Group Size and Composition
Generally, the optimal size for a study group is about 10. With 10 participants, there are enough people to take on assignments without anyone being overly burdened. Furthermore, there is likely to be enough diversity to have good discussions. A group with fewer than 8 members places a much larger burden on each participant and can be challenging — especially if some people drop out over time. At the other end of the size range, it is very difficult to have a discussion in a large group. If there are more than 17 people who want to join the group, it is usually best to split into two completely independent groups.
Participants do not necessarily need to know each other beforehand but the group usually works best if participants share some common interests or have some organizational connection.
September is perhaps the best time to start a START group since this is when people often make yearlong time commitments. Since people often go away for the summer, the optimal time to recruit people for a September start is either late the previous May or the first week in September. January is another good starting time. Keep in mind that many peace organizations, women’s groups, and religious groups plan their programs six months to a year in advance.
Establishing Common Expectations
Everyone should be clear in advance about the commitments involved in conducting a study group: regular attendance for the duration (irregular attendance can be an even more serious problem for group morale than dropping out); extra reading and preparation time between meetings when presenting a report; and shared leadership responsibilities. It is particularly important for everyone to come to the first several meetings since latecomers will find it difficult to become properly integrated into the group.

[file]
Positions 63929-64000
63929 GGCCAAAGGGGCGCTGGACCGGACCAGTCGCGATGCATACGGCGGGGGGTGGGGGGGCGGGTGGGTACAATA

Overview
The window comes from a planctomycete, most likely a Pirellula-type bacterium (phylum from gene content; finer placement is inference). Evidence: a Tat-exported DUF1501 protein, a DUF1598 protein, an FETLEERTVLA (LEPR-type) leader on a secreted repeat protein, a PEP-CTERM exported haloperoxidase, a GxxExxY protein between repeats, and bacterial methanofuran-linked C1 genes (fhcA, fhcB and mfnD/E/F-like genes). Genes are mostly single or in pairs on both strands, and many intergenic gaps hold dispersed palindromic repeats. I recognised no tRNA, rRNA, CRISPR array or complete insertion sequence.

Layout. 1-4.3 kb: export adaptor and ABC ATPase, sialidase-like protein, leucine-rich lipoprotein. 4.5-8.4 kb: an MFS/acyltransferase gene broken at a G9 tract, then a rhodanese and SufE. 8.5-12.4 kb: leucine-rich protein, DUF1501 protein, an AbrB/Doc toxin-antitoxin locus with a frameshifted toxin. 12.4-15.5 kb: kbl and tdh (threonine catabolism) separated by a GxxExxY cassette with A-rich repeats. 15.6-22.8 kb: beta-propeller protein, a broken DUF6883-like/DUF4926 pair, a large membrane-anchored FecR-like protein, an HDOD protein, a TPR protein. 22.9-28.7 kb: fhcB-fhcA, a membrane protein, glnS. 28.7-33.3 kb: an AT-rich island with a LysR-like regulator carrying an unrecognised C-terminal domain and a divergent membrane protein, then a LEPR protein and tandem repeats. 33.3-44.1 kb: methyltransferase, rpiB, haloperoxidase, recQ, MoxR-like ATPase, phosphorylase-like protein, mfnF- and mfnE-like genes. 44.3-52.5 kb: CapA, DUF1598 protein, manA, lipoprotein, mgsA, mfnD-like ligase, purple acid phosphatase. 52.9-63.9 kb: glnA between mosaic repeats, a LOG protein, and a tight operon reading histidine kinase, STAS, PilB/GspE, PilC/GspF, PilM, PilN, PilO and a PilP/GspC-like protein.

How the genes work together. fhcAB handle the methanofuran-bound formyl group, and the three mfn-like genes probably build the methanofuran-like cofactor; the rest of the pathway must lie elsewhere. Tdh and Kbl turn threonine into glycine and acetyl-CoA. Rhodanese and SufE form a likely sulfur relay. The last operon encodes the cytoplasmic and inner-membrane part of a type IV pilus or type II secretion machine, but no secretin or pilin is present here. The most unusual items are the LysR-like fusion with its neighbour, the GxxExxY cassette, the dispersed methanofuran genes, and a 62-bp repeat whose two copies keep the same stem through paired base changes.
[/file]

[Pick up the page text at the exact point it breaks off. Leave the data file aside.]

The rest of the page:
You should also consider carefully the advantages and drawbacks of different length study group sessions and make a conscious decision about how long yours will last. A study group with fewer sessions, if conscientiously carried out by all participants, can give a fairly clear global and local perspective on current political, environmental, and economic problems and can help you consider engaging in action for change. A 24-week study group provides more time to hear more different viewpoints, more time to think through your own perspective, and more time to develop personal trust and loving concern in your group. The additional time and closeness will likely increase your ability to work out a meaningful change program and to consider and begin implementing ways to change your own life.
Requirements of Participants
For a study group to work well, participants must make a sincere commitment to the process and to the other members of the group. In particular, each participant should agree to:
- Participate honestly in discussions and exercises
- Work with others cooperatively
- Take on an additional role periodically as a facilitator, timekeeper, etc.
For the process to be educational and satisfying, members of the group should make a sincere effort, doing their best to make the group work well.
Each participant should have a copy of the “the Democracy Charter” so that she/he can be familiar with the document.
Each participant should have access to a computer with connection to the internet so she/he can read/view the materials on the ASEJ.net website.
A good meeting place:
- Is easy to find and travel to
- Is large enough to accommodate everyone easily
- Has enough chairs for everyone (unless the group has people who are willing and able to sit on the floor)
- Has moveable chairs that can be arranged in a rough circle so everyone can see each other
- Is private and quiet, so participants can speak freely and not be distracted
- Has a large easel (or a chair and a piece of fiberboard set up as an easel), writable whiteboard, blackboard, or a blank wall (free of pictures, light switches, and other obstructions) where the group can record notes on large pieces of paper (“wall charts”)